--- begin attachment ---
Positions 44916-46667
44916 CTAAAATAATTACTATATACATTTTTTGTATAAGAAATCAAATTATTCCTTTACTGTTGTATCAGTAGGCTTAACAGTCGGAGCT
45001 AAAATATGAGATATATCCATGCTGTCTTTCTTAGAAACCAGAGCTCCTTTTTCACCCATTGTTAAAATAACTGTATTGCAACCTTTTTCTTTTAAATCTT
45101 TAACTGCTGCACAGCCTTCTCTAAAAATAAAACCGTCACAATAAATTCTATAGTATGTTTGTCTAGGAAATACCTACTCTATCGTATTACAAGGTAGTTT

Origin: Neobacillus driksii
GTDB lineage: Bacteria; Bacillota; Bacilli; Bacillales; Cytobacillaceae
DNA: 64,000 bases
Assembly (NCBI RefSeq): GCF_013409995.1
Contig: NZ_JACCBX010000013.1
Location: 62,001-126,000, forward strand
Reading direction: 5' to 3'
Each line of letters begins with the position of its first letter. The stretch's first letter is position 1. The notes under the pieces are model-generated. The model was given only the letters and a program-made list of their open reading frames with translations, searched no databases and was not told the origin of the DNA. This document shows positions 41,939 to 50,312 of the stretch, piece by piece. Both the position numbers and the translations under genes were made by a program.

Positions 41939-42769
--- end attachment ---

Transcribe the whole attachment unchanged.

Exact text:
Positions 44916-46667
44916 CTAAAATAATTACTATATACATTTTTTGTATAAGAAATCAAATTATTCCTTTACTGTTGTATCAGTAGGCTTAACAGTCGGAGCT
45001 AAAATATGAGATATATCCATGCTGTCTTTCTTAGAAACCAGAGCTCCTTTTTCACCCATTGTTAAAATAACTGTATTGCAACCTTTTTCTTTTAAATCTT
45101 TAACTGCTGCACAGCCTTCTCTAAAAATAAAACCGTCACAATAAATTCTATAGTATGTTTGTCTAGGAAATACCTACTCTATCGTATTACAAGGTAGTTT

Origin: Neobacillus driksii
GTDB lineage: Bacteria; Bacillota; Bacilli; Bacillales; Cytobacillaceae
DNA: 64,000 bases
Assembly (NCBI RefSeq): GCF_013409995.1
Contig: NZ_JACCBX010000013.1
Location: 62,001-126,000, forward strand
Reading direction: 5' to 3'
Each line of letters begins with the position of its first letter. The stretch's first letter is position 1. The notes under the pieces are model-generated. The model was given only the letters and a program-made list of their open reading frames with translations, searched no databases and was not told the origin of the DNA. This document shows positions 41,939 to 50,312 of the stretch, piece by piece. Both the position numbers and the translations under genes were made by a program.

Positions 41939-42769